Junping Huang is an experienced banker in China, and presently, he is the general manager of the Guangdong Province branch of China Huarong Asset Management Co., one of China’s four leading financial assets management companies. Mr. Huang was employed in the Bank of China before Huarong and successively served as the presidents of the Jieyang branch, the Shantou branch, and the Foshan branch and was the general manager of investment banking and corporate banking departments.
This thesis explores the special features of China’s SOE employees’ psychological contracts by contrasting how SOE employees’ perceived psychological contracts differ from private enterprise employees, how psychological contract breach affects employee behavior, and how attitude plays a mediating role in this influence. Current literatures show that identifying these can facilitate a better understanding of China’s SOE employees’ real needs, which can contribute to more effective China’s SOE business management.
The study was designed to collect quantitative data via interviews and questionnaires and analyze it to understand the influence of the breach of China’s SOE employees’ psychological contracts on their behaviors. In total, 117 valid interviews were completed, and 381 valid questionnaires were collected. The influence was analyzed by the structural equation regression methodology, and with the data, employees’ expectations of responsibilities and obligations and the specificities of the psychological contracts of China’s SEO employees were determined.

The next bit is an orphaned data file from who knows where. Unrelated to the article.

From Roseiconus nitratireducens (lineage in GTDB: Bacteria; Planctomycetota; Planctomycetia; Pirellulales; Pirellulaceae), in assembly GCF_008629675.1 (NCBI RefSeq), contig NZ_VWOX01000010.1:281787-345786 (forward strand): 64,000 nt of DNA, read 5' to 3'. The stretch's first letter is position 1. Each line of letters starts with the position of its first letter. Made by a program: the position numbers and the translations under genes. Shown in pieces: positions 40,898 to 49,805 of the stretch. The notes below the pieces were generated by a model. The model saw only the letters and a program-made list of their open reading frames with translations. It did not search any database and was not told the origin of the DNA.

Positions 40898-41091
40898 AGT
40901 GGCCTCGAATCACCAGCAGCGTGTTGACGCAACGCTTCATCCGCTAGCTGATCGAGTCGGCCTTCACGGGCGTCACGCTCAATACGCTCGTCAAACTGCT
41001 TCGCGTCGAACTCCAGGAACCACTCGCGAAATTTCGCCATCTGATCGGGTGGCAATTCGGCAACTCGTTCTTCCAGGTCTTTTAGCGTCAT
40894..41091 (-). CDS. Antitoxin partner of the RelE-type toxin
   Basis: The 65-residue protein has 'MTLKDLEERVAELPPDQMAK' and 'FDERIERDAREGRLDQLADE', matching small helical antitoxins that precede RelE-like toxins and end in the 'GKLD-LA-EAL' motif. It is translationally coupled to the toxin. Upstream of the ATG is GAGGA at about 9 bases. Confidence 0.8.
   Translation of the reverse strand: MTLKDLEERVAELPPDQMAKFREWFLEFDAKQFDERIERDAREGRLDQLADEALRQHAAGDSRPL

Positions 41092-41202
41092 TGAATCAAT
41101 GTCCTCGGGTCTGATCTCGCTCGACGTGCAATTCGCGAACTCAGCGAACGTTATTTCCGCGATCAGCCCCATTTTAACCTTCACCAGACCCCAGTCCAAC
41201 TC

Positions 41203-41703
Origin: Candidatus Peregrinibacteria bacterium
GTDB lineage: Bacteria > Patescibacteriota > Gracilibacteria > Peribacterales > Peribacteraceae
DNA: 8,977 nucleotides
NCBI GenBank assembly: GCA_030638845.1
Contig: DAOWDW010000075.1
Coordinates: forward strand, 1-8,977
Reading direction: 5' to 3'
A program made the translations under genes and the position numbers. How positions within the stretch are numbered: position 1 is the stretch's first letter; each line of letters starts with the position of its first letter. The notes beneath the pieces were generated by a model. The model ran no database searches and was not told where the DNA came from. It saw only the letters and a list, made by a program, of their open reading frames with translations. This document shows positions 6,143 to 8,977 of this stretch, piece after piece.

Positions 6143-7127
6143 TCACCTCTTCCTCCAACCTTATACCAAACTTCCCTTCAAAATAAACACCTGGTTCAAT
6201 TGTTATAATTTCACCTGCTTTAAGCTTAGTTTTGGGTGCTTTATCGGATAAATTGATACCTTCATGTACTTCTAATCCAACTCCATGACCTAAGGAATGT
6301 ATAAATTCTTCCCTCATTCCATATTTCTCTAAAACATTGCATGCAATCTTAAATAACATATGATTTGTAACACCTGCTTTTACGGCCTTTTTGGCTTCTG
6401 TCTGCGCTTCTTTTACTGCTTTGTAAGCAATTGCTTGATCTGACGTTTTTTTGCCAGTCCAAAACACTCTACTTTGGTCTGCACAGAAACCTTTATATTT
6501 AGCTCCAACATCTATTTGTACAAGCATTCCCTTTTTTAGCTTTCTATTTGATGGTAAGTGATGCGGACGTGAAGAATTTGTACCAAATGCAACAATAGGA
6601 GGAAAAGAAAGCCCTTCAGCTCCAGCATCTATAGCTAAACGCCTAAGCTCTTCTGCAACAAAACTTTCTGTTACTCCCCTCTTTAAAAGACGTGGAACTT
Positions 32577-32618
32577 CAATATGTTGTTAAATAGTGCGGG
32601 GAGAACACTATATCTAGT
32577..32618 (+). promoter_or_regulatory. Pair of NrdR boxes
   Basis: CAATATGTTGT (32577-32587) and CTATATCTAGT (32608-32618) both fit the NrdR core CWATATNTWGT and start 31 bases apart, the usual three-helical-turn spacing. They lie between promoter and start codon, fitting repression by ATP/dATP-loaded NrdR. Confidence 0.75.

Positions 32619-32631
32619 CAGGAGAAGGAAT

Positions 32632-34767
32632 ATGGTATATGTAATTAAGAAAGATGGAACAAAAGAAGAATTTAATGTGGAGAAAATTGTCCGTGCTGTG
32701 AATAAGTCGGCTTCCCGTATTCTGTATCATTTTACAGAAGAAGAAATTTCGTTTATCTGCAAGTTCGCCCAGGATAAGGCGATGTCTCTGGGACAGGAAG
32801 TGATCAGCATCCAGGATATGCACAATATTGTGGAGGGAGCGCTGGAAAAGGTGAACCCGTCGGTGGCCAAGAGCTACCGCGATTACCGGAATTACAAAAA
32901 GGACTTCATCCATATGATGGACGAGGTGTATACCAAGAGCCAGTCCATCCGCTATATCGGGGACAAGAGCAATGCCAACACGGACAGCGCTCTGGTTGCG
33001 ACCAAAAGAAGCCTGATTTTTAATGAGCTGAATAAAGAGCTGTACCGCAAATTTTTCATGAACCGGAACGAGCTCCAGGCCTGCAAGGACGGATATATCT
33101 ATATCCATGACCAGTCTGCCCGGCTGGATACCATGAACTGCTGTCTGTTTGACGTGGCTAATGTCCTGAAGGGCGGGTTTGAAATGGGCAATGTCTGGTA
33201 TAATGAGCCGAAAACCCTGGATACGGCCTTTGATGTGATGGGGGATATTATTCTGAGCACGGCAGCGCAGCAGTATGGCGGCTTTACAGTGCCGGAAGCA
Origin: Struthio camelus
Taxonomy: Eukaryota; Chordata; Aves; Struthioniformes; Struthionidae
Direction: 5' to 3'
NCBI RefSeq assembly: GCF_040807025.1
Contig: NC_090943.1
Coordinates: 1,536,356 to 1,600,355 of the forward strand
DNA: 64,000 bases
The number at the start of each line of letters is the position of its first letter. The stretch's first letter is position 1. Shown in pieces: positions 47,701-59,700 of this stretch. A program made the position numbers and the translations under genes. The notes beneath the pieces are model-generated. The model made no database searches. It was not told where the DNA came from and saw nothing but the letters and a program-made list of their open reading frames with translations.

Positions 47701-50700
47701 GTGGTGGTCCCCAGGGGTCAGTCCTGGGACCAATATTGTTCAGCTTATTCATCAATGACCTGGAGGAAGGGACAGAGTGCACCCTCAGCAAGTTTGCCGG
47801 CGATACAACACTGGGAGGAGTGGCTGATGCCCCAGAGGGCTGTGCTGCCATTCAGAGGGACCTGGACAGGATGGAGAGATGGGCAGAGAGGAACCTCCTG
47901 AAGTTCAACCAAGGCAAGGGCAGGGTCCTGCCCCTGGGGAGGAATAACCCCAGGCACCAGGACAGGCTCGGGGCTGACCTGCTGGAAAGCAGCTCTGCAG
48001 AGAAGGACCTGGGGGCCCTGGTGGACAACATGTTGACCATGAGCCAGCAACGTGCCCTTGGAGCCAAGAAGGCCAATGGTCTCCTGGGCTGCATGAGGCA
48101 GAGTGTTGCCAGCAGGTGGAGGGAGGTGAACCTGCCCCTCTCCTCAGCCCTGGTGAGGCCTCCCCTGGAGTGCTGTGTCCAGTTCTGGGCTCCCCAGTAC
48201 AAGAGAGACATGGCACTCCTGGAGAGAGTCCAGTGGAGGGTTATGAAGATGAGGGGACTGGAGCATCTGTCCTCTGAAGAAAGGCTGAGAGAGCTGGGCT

By examining two conjectures, it was found that China’s SOE employees are subject to special non-classical psychological contracts. Three hypotheses were tested and proved, finding that the breach of psychological contracts of SOE employees significantly influences their behavior and that employees’ attitudes play a mediating role in this influence.
The study’s limitation is its narrow sample of interviewees and questionnaire respondents, who are employees of only one bank. A wider pool of employees from multiple industries and MBA students from management schools would enhance the credibility of the conclusions.
The research implications are given that China’s SOE employees are under non-classical psychological contracts, and traditional Chinese conceptions such as “iron rice bowl,” “easy work,” and “workers are owners of the state and SOEs” are in place. If the actions of the management of China’s SOEs lead to breaches of these special psychological contracts, the efficiency of SOEs will be damaged.
The originality of this study lies in its attempt to
a. find a viable new psychological contract to replace the classical model illustrated in the existing literature;
b. study the psychological contracts regarding the Performance Appraisal System; and
c. study the relationship among general psychological contracts, psychological contracts regarding the Performance Appraisal System, and employees’ attitudes and behavior by analyzing questionnaire data.
Psychological contract, SOE, attitude, behavior